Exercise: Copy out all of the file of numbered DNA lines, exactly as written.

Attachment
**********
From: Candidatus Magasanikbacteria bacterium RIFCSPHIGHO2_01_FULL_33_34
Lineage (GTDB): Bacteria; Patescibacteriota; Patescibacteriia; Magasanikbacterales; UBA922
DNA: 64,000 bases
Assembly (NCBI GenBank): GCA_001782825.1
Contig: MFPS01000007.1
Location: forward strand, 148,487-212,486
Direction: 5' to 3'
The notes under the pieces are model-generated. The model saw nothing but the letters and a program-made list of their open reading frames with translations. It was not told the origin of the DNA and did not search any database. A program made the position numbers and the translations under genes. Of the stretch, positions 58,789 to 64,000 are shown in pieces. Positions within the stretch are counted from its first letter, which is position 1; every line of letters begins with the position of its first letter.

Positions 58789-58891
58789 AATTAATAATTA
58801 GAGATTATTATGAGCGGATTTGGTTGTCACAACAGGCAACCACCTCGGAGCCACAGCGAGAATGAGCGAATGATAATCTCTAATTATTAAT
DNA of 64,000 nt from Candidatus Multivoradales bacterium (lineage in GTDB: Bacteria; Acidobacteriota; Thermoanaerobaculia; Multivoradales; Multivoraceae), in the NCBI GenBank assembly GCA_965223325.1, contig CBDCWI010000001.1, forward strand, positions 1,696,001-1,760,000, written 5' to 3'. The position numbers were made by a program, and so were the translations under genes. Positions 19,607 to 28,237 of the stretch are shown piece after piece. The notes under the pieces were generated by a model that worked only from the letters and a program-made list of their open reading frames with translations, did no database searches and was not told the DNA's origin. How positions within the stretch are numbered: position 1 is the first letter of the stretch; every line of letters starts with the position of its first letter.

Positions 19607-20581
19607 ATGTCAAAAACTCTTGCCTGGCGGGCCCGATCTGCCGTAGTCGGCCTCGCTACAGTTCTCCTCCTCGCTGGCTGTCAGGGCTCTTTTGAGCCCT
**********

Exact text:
From: Candidatus Magasanikbacteria bacterium RIFCSPHIGHO2_01_FULL_33_34
Lineage (GTDB): Bacteria; Patescibacteriota; Patescibacteriia; Magasanikbacterales; UBA922
DNA: 64,000 bases
Assembly (NCBI GenBank): GCA_001782825.1
Contig: MFPS01000007.1
Location: forward strand, 148,487-212,486
Direction: 5' to 3'
The notes under the pieces are model-generated. The model saw nothing but the letters and a program-made list of their open reading frames with translations. It was not told the origin of the DNA and did not search any database. A program made the position numbers and the translations under genes. Of the stretch, positions 58,789 to 64,000 are shown in pieces. Positions within the stretch are counted from its first letter, which is position 1; every line of letters begins with the position of its first letter.

Positions 58789-58891
58789 AATTAATAATTA
58801 GAGATTATTATGAGCGGATTTGGTTGTCACAACAGGCAACCACCTCGGAGCCACAGCGAGAATGAGCGAATGATAATCTCTAATTATTAAT
DNA of 64,000 nt from Candidatus Multivoradales bacterium (lineage in GTDB: Bacteria; Acidobacteriota; Thermoanaerobaculia; Multivoradales; Multivoraceae), in the NCBI GenBank assembly GCA_965223325.1, contig CBDCWI010000001.1, forward strand, positions 1,696,001-1,760,000, written 5' to 3'. The position numbers were made by a program, and so were the translations under genes. Positions 19,607 to 28,237 of the stretch are shown piece after piece. The notes under the pieces were generated by a model that worked only from the letters and a program-made list of their open reading frames with translations, did no database searches and was not told the DNA's origin. How positions within the stretch are numbered: position 1 is the first letter of the stretch; every line of letters starts with the position of its first letter.

Positions 19607-20581
19607 ATGTCAAAAACTCTTGCCTGGCGGGCCCGATCTGCCGTAGTCGGCCTCGCTACAGTTCTCCTCCTCGCTGGCTGTCAGGGCTCTTTTGAGCCCT